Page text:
Twisted Metal

The Ultimate Car Combat Series Finally Gets A Multiplayer Makeover
by Dan Ryckert on Aug 04, 2010 at 10:10 AM
Publisher: Sony Computer Entertainment
Developer: Eat Sleep Play
Release: 2011
Rating: Mature
Platform: PlayStation 3

In the mid-’90s, David Jaffe gave gamers one of the first must-have titles for the original PlayStation. Twisted Metal had personality oozing out of every pore, and backed up its wicked sense of humor with fantastic car combat gameplay. Its sequel improved upon everything that was beloved about the original, but a switch in developers caused the rest of the PSone titles to be mere shadows of their former selves. Jaffe brought the series back to the quality it had once seen with the PS2’s Twisted Metal: Black, but the series has been dormant since its 2001 release (outside of a PSP title and subsequent PS2 port). At E3 this year, Sony sent the message loud and clear: Twisted Metal is back.

Jaffe’s Eat Sleep Play studio presented its new take on the series at the end of Sony’s press conference, and it is wilder than ever before. While still focused on insane characters driving ridiculous armed vehicles, it appears that multiplayer will be more of a core element to the title than we’ve seen in the past.

While local multiplayer has been a series staple since the beginning, online play has never really taken off. Twisted Metal: Black Online was released during a time when most gamers didn’t have their PS2 connected to the Internet. Twisted Metal: Head On for the PSP allowed online play, but the handheld nature of the game didn’t offer the scope of a console title. With the series heading to the PS3, this will be the first true chance for Jaffe to show off car combat with an online focus.

The team showed off Nuke mode in-depth. It plays like the most deranged version of capture the flag that you’ve ever seen, with bodies being dragged behind cars in place of flags. We saw two factions – Clowns, led by Sweet Tooth, and Dolls, led by Dollface (driver of Darkside in Twisted Metal: Black). The endgame is to destroy your rival faction’s massive effigy that’s looming over the city. How you accomplish this is a bit involved.

Things start out in basic CTF format, except the flags are represented by your rival faction’s leader. In the demo we saw, Sweet Tooth and Dollface were manning turrets deep in their own territory. Your first objective is to secure the rival leader and drag them near your team’s missile launcher. Driving over them automatically ropes them to the back of your car, and their body comically flails behind the vehicle as you speed back to your part of town.

Once you get them within your missile launcher’s perimeter, it starts belching flames and transforming. Keep the leader within the circle long enough and you can sacrifice them to this demonic contraption. This launches a missile, which you then steer towards the other team’s effigy. As it’s in the air, the other team must scramble to shoot the projectile out of the sky or destroy the pilot near the launcher itself.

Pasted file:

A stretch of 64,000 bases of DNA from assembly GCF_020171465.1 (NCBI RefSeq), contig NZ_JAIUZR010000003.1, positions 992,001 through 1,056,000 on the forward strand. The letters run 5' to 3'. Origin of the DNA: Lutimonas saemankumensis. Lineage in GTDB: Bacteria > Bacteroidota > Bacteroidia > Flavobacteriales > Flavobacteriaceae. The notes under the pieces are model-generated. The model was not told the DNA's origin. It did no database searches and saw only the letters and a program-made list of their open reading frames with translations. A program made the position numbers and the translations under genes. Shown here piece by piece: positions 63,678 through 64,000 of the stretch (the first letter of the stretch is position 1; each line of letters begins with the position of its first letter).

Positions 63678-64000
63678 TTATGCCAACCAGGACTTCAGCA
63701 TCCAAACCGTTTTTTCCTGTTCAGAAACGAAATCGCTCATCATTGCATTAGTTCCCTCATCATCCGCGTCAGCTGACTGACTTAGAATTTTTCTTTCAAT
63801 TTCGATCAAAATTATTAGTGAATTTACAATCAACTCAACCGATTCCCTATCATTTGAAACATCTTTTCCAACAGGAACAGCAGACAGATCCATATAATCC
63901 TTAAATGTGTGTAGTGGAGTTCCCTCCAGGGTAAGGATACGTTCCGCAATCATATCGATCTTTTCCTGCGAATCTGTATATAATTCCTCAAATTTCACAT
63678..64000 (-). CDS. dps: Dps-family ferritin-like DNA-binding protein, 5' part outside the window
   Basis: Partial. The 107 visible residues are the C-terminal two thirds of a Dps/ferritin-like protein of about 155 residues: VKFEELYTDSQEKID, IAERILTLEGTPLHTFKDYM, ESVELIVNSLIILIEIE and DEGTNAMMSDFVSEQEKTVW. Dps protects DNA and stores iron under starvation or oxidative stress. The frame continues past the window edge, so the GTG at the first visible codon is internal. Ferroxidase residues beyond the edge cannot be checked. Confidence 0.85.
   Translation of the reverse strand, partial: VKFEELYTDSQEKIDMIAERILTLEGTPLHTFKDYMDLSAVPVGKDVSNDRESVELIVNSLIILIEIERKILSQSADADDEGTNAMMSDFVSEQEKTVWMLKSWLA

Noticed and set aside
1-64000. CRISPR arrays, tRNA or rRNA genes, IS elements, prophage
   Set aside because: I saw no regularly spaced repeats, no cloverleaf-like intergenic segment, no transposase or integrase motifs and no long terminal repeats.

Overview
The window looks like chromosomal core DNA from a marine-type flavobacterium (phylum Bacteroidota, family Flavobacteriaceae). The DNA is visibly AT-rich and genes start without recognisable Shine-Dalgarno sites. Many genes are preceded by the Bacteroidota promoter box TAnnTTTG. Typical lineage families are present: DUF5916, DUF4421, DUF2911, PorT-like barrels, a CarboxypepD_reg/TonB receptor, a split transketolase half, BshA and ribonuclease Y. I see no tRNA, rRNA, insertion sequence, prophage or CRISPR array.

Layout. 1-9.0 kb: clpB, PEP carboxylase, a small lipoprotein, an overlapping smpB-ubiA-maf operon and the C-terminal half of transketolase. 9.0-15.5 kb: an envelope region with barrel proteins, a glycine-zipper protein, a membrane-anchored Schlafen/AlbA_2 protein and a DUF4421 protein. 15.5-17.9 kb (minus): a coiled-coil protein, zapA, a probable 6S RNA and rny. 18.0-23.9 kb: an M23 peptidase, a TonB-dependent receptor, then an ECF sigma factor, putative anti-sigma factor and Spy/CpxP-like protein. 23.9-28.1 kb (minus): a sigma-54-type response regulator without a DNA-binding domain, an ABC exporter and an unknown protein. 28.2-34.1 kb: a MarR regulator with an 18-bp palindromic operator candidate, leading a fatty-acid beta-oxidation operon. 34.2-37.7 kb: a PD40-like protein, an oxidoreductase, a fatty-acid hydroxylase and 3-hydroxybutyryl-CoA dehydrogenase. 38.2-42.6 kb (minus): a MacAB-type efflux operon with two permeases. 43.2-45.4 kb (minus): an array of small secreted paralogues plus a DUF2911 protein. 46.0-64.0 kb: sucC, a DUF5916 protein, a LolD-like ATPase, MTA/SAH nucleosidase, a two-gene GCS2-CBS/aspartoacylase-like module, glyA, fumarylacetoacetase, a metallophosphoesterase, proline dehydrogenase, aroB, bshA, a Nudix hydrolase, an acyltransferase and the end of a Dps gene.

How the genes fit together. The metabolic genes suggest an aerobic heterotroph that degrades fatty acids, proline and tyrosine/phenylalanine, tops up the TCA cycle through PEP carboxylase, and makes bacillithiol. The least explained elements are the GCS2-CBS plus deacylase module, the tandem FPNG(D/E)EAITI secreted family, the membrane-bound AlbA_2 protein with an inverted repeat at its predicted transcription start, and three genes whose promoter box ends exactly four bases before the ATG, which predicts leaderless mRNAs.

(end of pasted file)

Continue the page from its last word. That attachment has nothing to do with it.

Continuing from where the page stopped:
It’s a wild and ridiculous multiplayer mode, but we’d expect no less from a franchise featuring a homicidal clown as its mascot. This new title may have more of a focus on factions and team play, but that doesn’t mean we won’t be seeing the series’ trademark story segments. According to Jaffe, “We’re going for edgy Twilight Zone stories rather than the dark, depressing stuff we did in Black.” He also said that the team is pushing for a Teen rating that would be more in line with Twisted Metal 2’s style rather than the grisly violence of Twisted Metal: Black.

Vehicles won’t be tied to specific characters this time around, as they need to be more flexible for online play. So far, we’ve seen a handful of the 12 to 16 total cars expected to be in the final version. Roadboat is a large vehicle that can pull in enemies with a magnet. Once attached, it can fling them across the environment or ram them into walls. Vermin is an exterminator vehicle that launches remote-controlled rat missiles. If you select the tow truck, you’ll be able to spawn taxi cabs behind you to use as makeshift projectiles. An ambulance launches a helpless patient on a stretcher that you can steer and remote detonate. If you’re not worried about armor, you can pop wheelies with the motorcycle and toss flaming chainsaws at your foes.

A brand-new addition to the series is the helicopter. With it, you can easily transport your teammates across the map to health pickups or multiplayer objectives or drop enemies from great heights. However, the increased mobility comes at the cost of flimsy armor.

Longtime fans are no doubt familiar with the method traditionally used to fire supplementary weapons like freeze blasts and mines. Instead of having to remember fighting game-style button inputs this time around, all of these functions are assigned to the d-pad. As your energy meter fills up, you’ll be able to deploy mines, freeze enemies, shield yourself, or rear-fire with the press of one d-pad button. In addition, the jump ability is as easy as pressing L1 and R1 at the same time.

This new installment seems to hit every checklist point that a fan could have – more accessible moves, a wider selection of vehicles, and (most importantly) fully fleshed-out multiplayer. Odds are good that 2011 will properly introduce a new generation of gamers to the carnage of Twisted Metal.

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